Department of Veterans Affairs Statement on Dr. Peter Linnerooth
Former Army psychologist critical of military commits suicideWe tell them to seek help to heal from where they've been. Linnerooth not only did that, he tried to be there for others to go to. He was aware of burnout and tried to do something about that too. As a psychologist, his family would have known enough to know how to support him. Everything seems to have been in place for him to be able to heal. So what didn't work? What has been failing him and far too many others everyday in this country?
By Andy Greder, Sarah Horner and Will Ashenmacher
On Jan. 2, Linnerooth, 42, killed himself in Mankato.
Linnerooth was awarded a Bronze Star after an honorable discharge in 2008 and became critical of the military's limited work on providing mental health care to soldiers, especially to those with PTSD, in the pages of Time magazine and the New York Times. Capt. Linnerooth will be buried with full military honors at 11 a.m. Monday, Jan. 14, at Fort Snelling National Cemetery.
"He was really, really suffering," Linnerooth's widow, Melanie Walsh, told Time for its story on his death. "And it didn't matter that he was a mental health professional, and it didn't matter that I was a mental health professional. I couldn't help him, and he couldn't help himself."
The latests figures are at least 22 veterans a day take their own lives but the national media outlets are not interested in reporting these stories. What is worse is that no one is being held accountable for any of this.
Former Capitola veteran Peter Linnerooth loses battle with PTSD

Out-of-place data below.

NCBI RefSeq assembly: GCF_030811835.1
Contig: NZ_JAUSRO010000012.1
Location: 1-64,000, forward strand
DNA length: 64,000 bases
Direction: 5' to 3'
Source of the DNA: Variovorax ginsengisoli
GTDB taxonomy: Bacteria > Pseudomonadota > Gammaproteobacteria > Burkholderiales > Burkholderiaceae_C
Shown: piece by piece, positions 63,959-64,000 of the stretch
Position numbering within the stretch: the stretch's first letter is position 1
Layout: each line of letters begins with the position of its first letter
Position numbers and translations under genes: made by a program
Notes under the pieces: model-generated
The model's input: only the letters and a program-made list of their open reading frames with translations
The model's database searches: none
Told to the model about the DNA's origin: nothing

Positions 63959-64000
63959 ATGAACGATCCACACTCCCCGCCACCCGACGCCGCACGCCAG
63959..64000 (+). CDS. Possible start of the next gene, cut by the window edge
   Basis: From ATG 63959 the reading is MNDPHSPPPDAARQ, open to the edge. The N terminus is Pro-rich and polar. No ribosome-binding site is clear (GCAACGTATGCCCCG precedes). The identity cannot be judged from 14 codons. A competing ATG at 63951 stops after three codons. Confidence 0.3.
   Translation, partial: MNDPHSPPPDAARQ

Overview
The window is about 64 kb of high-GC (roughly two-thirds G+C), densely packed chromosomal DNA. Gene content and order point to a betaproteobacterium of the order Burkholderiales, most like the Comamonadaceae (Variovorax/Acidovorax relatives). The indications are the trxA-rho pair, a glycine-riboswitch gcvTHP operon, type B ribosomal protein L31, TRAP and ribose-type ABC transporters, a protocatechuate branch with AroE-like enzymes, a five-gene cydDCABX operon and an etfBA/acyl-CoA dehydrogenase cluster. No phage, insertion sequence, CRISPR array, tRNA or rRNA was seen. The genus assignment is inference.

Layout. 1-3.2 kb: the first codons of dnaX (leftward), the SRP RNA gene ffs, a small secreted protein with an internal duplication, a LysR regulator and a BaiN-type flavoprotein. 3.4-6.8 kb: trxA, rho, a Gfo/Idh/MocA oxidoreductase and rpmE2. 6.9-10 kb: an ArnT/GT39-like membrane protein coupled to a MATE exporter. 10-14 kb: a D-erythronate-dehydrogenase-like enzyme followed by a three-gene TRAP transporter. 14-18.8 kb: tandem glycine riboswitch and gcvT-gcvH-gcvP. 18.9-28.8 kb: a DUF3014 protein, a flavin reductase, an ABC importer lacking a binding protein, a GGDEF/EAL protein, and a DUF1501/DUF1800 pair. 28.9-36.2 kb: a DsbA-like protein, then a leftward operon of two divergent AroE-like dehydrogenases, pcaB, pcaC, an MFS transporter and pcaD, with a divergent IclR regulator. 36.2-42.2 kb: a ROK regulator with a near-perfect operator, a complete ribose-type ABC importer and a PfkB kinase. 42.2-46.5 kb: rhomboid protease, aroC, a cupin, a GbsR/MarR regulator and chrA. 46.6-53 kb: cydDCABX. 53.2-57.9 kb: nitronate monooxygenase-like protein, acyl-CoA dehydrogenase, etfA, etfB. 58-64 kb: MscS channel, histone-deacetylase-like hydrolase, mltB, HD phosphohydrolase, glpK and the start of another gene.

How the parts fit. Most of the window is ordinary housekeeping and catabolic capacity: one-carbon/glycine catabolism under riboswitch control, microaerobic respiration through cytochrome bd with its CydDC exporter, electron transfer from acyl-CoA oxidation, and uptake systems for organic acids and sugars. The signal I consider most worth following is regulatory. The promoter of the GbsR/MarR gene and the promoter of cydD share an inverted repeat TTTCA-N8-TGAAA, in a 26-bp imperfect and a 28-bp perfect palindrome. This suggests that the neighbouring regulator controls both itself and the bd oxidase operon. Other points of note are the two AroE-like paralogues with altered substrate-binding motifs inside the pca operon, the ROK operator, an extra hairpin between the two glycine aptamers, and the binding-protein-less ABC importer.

By Shanna McCord
Santa Cruz Sentinel
He was the lead author of a 2011 piece on such "professional burnout" among his peers who, like him, had gone off to witness the worst of war.
SANTA CRUZ -- Peter J.N. Linnerooth, a Bronze Star-winning Army psychologist, died earlier this month after a long battle with post traumatic stress disorder. He was 42.
The Army captain who worked as a counselor at the Santa Cruz County Vet Center in Capitola from 2009 to 2011 took his own life on Jan. 2 in Mankato, Minn.
Linnerooth served in the Army from 2003 to 2008, working primarily as a mental health officer helping combat troops deal with the anxiety and depression associated with post traumatic stress disorder, a severe mental illness he also suffered.
He is credited with helping hundreds of soldiers with mental health illnesses throughout his Army career, but could not find solace himself.
Friends such as Santa Cruz resident Jeremiah Ridgeway, 30, described Linnerooth as a friendly guy, easy to talk to and easy to relate with.
Linnerooth and Ridgeway, an Army veteran who spent 15 months in Afghanistan, worked together at the Santa Cruz County Vet Center on 41st Avenue.
"The young guys coming back from Iraq loved him because he's been there as well," Ridgeway said Saturday. "I could see the impact of what he did for these guys. He's just a great guy."
Family and friends said Linnerooth returned from a year deployment in Iraq a changed man.
The time he spent in Iraq, August 2006 to August 2007, came at what is considered one of the bloodiest points in the ongoing war -- the height of the surge.
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